That’s David Grodzicki, Training Manager - Customer Engagement at StoneX Group. David and Jared Morgan, VP Global Education for Stonex Financial, share a case study on the StoneX eLearning Risk Management Academy. Their lessons learned will help set you up for success on your training projects. Next on Powered by Learning.

Susan Cort: Joining me today is Jenny Fedullo, d'Vinci's Director, Learning Experience, and our guests, David Grodzicki and Jared Morgan from StoneX. StoneX is an institutional grade financial services network that connects companies, organizations, traders, and investors to the global markets ecosystem across a wide range of commodities.

Susan Cort: . Hello everyone. Hi, hi, David. Hi, Jared. Good to see you. Hi, Jenny. Thanks for having us today. Well, we're excited to talk with you. Let's start out by sharing with our listeners a little bit about your roles at Stone X. David, why don't you start us off? 

David Grodzicki: i All right, thanks. And thanks for having us today. My job is to help our clients and our employees use the systems that we use to help our clients trade and get accounts open here.

David Grodzicki: So my background's in learning and development, and so that's what I do. It's pretty fun most days.

Susan Cort: Jared? 

Jared Morgan: Hi.  My name is Jared [00:01:00] Morgan. I am the Vice President of Global Education for Stonex Financial. And unlike David, my role primarily focuses around prospective clients and current clients. So we provide instructor-led training for those various individuals that need to learn more about the financial tools and services that we provide.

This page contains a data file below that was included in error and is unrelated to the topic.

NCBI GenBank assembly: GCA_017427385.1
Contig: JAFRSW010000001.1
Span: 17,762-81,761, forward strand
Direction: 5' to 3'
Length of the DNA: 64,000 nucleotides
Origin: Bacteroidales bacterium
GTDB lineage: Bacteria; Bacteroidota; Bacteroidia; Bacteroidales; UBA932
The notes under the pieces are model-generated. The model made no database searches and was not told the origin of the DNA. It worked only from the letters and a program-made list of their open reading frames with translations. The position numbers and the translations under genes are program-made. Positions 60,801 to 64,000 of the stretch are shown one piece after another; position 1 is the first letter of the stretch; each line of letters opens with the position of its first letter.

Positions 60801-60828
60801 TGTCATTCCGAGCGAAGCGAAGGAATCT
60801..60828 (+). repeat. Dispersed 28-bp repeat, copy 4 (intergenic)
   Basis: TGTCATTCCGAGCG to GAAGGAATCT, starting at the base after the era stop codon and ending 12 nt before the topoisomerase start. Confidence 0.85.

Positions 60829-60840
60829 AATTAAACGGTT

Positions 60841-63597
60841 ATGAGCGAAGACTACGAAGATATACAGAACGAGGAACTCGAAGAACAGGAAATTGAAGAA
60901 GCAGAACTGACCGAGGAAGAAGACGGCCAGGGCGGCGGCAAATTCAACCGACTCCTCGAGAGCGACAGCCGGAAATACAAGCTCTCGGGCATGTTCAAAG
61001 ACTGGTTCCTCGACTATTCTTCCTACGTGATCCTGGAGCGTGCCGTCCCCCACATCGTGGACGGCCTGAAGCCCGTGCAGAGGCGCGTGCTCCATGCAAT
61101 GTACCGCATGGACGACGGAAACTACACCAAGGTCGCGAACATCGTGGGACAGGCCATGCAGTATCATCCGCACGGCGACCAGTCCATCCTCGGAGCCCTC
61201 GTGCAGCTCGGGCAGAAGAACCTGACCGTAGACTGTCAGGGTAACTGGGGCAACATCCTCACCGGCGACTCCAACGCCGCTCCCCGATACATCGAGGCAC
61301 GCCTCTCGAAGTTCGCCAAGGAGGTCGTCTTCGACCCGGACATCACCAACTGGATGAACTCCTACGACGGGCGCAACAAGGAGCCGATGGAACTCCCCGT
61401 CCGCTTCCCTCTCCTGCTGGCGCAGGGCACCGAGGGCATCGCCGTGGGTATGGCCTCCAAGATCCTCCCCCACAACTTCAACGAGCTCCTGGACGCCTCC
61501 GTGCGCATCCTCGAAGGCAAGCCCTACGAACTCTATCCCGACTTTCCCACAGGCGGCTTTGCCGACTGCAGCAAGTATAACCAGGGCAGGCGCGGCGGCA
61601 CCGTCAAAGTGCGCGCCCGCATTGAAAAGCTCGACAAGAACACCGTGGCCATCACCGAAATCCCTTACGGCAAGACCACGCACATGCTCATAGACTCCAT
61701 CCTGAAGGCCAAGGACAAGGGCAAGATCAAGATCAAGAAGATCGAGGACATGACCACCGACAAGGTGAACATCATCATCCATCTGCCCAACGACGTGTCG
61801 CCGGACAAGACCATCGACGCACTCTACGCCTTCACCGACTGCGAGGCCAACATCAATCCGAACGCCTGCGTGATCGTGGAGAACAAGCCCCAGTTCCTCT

Jenny Fedullo: So great, great, you know, to have you guys. Um, congratulations on the completion of the project. I think it's safe to say we both learned a lot through the process. So for those listening, you know, in a nutshell, what we did together, we converted three of your instructor led courses to an online format and created StoneX eLearning Risk Management Academy.

Jenny Fedullo: We used a micro learning approach, multiple delivery methods, gamification, video scenarios, eLearning, eLearning. SME videos all housed on our custom LMS and shwoo, that, um, sounds so easy, but, but really to, to manage such a large-scale project, we followed a very structured. [00:02:00] Approach d'Vinci's project management life cycle that really started with getting to know your audience.

Jenny Fedullo: We really needed to understand who we were talking to when we were doing this project, and I'm not talking about just identifying your audience by title or role. We created personas to really help understand behaviors and characteristics. Can you talk about from your perspective what that process meant to the project and how it maybe help lay the foundation for the work we did?

David Grodzicki: Sure. This is David. Let me take this one first anyway. Um, I guess what I would say is that it was very valuable to be detailed and to humanize the people who are going through this course here. I would actually suggest for a lot of people that haven't gone through a formal design process around this to make sure that you have to weigh all the variables that you got to look at.